As for what invariant properties are being used, and what transformations are being applied to the permanent and determinant, see the answer to a related question.
As for how the symmetry is used to explain computational hardness: it's not. First, it's not just symmetry that is being used, but characterization by symmetries. As discussed in another question of yours, symmetry can very well make a function easier to compute.
Second, even characterization by symmetries does not explain hardness - since both $det$ and $perm$ are characterized by their symmetries, but $det$ is easy. The idea instead is this: it should be easier to understand the algebro-geometric and representation-theoretic properties of functions that are characterized by their symmetries, and hence to carry out the GCT plan of attack.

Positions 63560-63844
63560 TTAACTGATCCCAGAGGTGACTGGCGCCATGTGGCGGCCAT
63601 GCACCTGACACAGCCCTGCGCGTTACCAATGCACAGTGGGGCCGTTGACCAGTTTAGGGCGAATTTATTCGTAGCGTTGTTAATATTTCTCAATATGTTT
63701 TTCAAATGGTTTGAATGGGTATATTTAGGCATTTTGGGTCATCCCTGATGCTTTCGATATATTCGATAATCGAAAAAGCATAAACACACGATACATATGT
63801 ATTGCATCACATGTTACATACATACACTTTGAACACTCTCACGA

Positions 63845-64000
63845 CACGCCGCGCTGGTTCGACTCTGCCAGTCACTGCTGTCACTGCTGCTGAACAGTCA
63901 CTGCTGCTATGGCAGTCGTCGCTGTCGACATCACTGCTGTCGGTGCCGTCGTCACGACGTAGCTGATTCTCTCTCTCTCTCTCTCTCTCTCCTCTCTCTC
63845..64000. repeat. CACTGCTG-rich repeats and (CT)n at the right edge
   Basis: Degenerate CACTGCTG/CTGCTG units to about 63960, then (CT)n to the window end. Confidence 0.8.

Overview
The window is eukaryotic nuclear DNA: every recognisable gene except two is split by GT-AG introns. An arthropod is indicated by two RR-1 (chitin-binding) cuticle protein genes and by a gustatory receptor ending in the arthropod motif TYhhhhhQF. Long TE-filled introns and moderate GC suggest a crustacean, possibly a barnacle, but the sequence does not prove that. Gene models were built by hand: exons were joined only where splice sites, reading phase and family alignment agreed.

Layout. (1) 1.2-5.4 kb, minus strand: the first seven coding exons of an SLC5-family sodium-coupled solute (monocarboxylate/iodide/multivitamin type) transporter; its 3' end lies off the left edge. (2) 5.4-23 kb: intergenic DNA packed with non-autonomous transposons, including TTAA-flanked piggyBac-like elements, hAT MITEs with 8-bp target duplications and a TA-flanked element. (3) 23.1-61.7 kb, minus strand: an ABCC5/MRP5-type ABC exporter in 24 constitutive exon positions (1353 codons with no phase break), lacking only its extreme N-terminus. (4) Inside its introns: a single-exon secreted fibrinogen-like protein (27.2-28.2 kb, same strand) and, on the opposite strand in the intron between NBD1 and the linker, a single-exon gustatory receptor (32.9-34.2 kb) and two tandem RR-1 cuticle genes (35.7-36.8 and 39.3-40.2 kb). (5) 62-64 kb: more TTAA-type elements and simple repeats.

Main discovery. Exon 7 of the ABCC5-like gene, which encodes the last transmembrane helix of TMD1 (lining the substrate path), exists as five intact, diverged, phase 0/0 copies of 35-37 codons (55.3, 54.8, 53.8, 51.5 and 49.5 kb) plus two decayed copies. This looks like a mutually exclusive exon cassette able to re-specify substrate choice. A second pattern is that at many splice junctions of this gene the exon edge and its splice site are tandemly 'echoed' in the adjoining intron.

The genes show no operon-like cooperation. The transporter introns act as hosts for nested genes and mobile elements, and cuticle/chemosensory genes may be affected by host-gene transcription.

Since most functions are not characterized by their symmetries, using characterization by symmetries in a crucial way also gives some hope of bypassing the natural proofs barrier, as discussed here.
(That characterization by symmetries should make understanding easier can be formalized a tiny bit more as follows. Since GCT is studying the orbits of $det$ and $perm$, and there is a sort of duality between orbits and stabilizers, functions that are characterized by their stabilizers should have "special" orbits in some sense. I guess this alone doesn't actually say anything about how difficult it should be to understand these orbits. But understanding "generic" orbits can be very hard; having a nice property like characterization by symmetries at least gives us something to grab on to that we can try to use to gain more understanding.)